Coast of Chile and Peru
Feeds primarily on small fish, such as anchovies
This beautiful tern has a dark gray body and a red beak and legs. Look for the moustache-like tufts of white feathers on each side of the beak, a signal maturity in males and females.
DID YOU KNOW?
This tern will nest in hollows, burrows, and old Humboldt Penguin nests. When sea lions haul out onto rocks to eat the fish they have caught, big flocks of terns will hover over and plunge down and take the chewed-up food from between the sea lions’ teeth.
MORE ABOUT OUR ANIMALS:
Watch for our Inca Terns in the Americas Aviary. Several of our terns have hatched her at the El Paso Zoo including Pichu and Madison. One of our older birds, Arnold, was born on May 16, 1997 at the Milwaukee Zoo. If you see a keeper in the Aviary ask them to help you find some of our birds.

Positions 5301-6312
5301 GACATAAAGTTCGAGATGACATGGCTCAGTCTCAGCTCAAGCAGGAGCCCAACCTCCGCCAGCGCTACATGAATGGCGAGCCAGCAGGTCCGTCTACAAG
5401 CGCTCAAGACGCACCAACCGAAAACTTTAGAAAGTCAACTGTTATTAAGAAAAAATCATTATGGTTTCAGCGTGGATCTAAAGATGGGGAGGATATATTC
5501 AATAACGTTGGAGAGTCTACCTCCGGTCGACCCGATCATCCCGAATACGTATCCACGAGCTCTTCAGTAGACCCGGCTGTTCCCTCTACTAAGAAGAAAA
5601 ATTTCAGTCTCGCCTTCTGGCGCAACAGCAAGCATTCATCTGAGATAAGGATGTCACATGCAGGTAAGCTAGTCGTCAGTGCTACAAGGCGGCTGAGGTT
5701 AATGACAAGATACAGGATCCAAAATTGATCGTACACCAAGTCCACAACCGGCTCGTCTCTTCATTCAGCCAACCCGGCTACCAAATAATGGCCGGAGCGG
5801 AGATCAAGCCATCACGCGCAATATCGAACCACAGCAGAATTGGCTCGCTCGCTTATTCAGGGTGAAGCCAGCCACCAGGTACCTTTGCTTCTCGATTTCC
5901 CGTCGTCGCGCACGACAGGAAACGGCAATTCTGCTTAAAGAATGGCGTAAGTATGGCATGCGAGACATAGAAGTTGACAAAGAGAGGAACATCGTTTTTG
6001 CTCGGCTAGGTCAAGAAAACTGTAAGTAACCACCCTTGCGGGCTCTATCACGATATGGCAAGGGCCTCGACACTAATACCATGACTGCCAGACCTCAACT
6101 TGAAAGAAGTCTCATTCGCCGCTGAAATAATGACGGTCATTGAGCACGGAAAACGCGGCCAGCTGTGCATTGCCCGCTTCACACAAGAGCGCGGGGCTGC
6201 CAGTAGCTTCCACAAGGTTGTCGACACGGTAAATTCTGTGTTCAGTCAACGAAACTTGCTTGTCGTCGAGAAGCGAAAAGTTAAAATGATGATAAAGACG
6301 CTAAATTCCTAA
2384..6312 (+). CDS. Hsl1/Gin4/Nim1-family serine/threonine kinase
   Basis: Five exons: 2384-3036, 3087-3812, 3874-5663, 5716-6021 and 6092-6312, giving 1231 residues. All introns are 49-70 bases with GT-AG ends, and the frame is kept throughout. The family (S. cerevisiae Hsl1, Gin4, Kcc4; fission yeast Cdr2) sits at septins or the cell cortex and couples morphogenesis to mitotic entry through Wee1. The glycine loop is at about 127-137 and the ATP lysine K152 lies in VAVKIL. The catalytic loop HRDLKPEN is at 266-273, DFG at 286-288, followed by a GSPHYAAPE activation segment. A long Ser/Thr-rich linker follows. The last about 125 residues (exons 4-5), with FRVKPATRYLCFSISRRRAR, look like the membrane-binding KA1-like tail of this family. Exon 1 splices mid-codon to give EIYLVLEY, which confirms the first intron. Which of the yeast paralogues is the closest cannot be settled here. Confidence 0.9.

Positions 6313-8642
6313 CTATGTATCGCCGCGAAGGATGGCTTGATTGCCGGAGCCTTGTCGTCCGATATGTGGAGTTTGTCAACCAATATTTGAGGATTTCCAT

HOW YOU CAN GET INVOLVED IN CONSERVATION EFFORTS:
Read about Inca Terns online and check out books from your local library. Become a member of the El Paso Zoological Society. Funds raised by the Society are used to support conservation efforts at the Zoo and in the wild.
JUST FOR KIDS:
For a challenging and fun family activity learn about bird watching by taking a bird identification field guide to the El Paso Zoo and look for some of the birds living in the American Aviary. Currently nearly 10 of the bird species living the Aviary are found in the wild in the United States. Birdwatching is a popular hobby around the world and one that you can enjoy for the rest of your life.